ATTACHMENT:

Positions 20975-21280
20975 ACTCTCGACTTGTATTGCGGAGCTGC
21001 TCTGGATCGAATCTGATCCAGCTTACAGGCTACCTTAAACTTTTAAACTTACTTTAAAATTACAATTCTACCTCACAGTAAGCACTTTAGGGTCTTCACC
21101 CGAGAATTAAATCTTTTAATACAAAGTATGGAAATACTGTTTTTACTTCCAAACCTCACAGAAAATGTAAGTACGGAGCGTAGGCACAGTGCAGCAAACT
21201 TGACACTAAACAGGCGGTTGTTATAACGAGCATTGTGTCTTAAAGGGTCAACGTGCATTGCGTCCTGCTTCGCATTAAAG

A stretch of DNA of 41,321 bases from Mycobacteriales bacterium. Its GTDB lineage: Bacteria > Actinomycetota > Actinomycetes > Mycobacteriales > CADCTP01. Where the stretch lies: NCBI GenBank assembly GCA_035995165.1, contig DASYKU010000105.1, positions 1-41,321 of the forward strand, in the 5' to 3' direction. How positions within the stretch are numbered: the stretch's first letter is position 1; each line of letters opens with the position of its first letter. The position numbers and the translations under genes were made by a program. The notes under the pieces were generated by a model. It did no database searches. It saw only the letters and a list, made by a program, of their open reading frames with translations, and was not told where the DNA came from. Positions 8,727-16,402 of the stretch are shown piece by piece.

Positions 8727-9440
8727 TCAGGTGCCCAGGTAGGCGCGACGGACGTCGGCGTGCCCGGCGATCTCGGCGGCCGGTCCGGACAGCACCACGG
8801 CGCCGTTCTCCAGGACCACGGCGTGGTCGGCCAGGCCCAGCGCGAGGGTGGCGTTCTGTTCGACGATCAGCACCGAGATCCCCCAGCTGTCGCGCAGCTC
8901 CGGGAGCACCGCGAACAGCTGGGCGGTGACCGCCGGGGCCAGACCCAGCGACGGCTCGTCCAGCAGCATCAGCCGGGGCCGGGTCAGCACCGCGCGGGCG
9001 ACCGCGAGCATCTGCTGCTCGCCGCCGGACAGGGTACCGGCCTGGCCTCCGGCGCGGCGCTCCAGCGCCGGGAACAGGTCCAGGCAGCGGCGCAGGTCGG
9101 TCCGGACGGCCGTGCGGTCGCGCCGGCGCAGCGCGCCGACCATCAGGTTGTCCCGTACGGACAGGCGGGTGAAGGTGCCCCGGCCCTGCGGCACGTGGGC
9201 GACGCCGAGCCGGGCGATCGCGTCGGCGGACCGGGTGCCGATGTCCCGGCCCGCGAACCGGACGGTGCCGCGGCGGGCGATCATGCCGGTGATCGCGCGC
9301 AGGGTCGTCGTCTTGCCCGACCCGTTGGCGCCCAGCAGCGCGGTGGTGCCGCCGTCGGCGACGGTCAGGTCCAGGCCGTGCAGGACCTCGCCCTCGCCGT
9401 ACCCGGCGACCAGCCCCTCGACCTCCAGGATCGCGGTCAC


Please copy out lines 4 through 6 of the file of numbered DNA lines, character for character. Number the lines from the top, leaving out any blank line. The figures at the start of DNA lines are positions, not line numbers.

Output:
21101 CGAGAATTAAATCTTTTAATACAAAGTATGGAAATACTGTTTTTACTTCCAAACCTCACAGAAAATGTAAGTACGGAGCGTAGGCACAGTGCAGCAAACT
21201 TGACACTAAACAGGCGGTTGTTATAACGAGCATTGTGTCTTAAAGGGTCAACGTGCATTGCGTCCTGCTTCGCATTAAAG

A stretch of DNA of 41,321 bases from Mycobacteriales bacterium. Its GTDB lineage: Bacteria > Actinomycetota > Actinomycetes > Mycobacteriales > CADCTP01. Where the stretch lies: NCBI GenBank assembly GCA_035995165.1, contig DASYKU010000105.1, positions 1-41,321 of the forward strand, in the 5' to 3' direction. How positions within the stretch are numbered: the stretch's first letter is position 1; each line of letters opens with the position of its first letter. The position numbers and the translations under genes were made by a program. The notes under the pieces were generated by a model. It did no database searches. It saw only the letters and a list, made by a program, of their open reading frames with translations, and was not told where the DNA came from. Positions 8,727-16,402 of the stretch are shown piece by piece.